A typical headline reads: “Labor shortages expected to continue as employers struggle.” While the media focuses on the impact of COVID-19 on the service and hospitality industries, staff shortages are becoming increasingly common in US industrials.
For many businesses, the sudden drop in labor supply has come as something of a wakeup call. For decades, industrials have been reliant upon immigration to mitigate skills shortages. The huge flexibility of the US labor market combined with America’s unique capacity to attract and absorb immigration has been relied upon by many industrials as their main solution to skills fulfilment.
This world has suddenly changed. Limits on immigration and continued workforce shortages are the new reality. The warning signs have been there for some time. For several years prior to the pandemic the number of job vacancies exceeded the number of those looking for work.
The need for alternative approaches when increasing production
There is much we can learn from others that have already had to face such challenges. While the US has until now been able to rely on its uniquely flexible labor market, Japanese industrials have long had to live with chronic labor shortages. This was not always the case. In the immediate aftermath of the Second World War, the Japanese economy benefited from steady increases in its labor force due to the post-war economic expansion. As birth rates declined with the rapid increase in prosperity, the growth in the labor market went into rapid reverse from the 1970s onwards. By the 1980s, unemployment rates were in the range of 2-3%.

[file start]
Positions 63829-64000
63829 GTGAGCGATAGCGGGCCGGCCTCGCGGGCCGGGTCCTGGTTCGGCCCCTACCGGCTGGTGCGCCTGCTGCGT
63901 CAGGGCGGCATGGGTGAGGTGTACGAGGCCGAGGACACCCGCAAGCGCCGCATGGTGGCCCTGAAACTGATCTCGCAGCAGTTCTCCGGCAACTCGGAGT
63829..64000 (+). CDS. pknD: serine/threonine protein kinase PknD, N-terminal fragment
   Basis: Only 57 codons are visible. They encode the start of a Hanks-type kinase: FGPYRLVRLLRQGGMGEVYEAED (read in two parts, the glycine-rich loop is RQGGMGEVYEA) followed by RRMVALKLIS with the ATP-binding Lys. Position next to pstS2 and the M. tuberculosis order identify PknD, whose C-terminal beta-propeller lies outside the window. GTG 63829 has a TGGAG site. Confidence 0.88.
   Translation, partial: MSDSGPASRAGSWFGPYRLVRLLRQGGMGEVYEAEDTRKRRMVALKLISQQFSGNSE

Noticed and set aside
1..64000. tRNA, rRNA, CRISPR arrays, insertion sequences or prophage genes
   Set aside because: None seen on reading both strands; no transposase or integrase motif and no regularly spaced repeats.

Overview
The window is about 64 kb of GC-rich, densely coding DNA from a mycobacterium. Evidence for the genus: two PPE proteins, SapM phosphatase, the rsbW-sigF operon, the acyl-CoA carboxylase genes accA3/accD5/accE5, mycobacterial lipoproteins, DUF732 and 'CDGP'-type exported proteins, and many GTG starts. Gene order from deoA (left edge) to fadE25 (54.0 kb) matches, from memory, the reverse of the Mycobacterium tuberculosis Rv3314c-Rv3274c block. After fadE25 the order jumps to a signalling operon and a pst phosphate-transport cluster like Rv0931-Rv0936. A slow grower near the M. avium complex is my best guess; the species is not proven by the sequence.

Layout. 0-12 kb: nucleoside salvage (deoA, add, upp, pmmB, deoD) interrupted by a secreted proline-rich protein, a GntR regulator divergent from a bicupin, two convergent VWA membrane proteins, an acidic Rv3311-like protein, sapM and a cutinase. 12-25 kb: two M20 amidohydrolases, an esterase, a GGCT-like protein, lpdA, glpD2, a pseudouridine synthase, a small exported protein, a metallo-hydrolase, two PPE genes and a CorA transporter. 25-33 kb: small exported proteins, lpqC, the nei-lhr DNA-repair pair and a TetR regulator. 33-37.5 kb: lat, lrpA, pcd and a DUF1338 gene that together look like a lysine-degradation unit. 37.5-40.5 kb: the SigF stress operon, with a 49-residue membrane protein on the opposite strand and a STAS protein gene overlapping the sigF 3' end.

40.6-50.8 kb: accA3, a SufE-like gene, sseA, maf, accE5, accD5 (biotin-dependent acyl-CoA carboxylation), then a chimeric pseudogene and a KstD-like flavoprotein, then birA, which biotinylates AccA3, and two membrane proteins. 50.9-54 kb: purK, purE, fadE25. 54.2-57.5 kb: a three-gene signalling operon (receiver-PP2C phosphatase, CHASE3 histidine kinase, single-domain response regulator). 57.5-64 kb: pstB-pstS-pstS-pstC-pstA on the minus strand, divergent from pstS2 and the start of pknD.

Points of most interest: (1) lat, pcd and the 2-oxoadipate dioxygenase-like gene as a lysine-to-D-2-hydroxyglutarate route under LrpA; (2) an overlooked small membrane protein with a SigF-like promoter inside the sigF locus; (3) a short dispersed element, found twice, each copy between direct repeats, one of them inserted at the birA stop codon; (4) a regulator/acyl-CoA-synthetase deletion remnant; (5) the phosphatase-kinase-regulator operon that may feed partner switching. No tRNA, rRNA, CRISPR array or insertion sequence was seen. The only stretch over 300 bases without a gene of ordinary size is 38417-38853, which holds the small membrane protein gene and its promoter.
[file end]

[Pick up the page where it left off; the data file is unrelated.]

Large industrials were finding it difficult to expand their workforce to fuel further growth. In looking for solutions, their first step was to ensure that they used the available labor supply as effectively as possible. This, in brief, is the story of the origins of lean manufacturing.
Their next step was to substitute technology for labor. From the 1980s onwards, Japan industrial’s use of robots in manufacturing exceeded much of the rest of the world combined. This growth in automation has not only helped Japan to deploy its labor more effectively but has ensured that its economy has continued to grow even as its population has started to decline.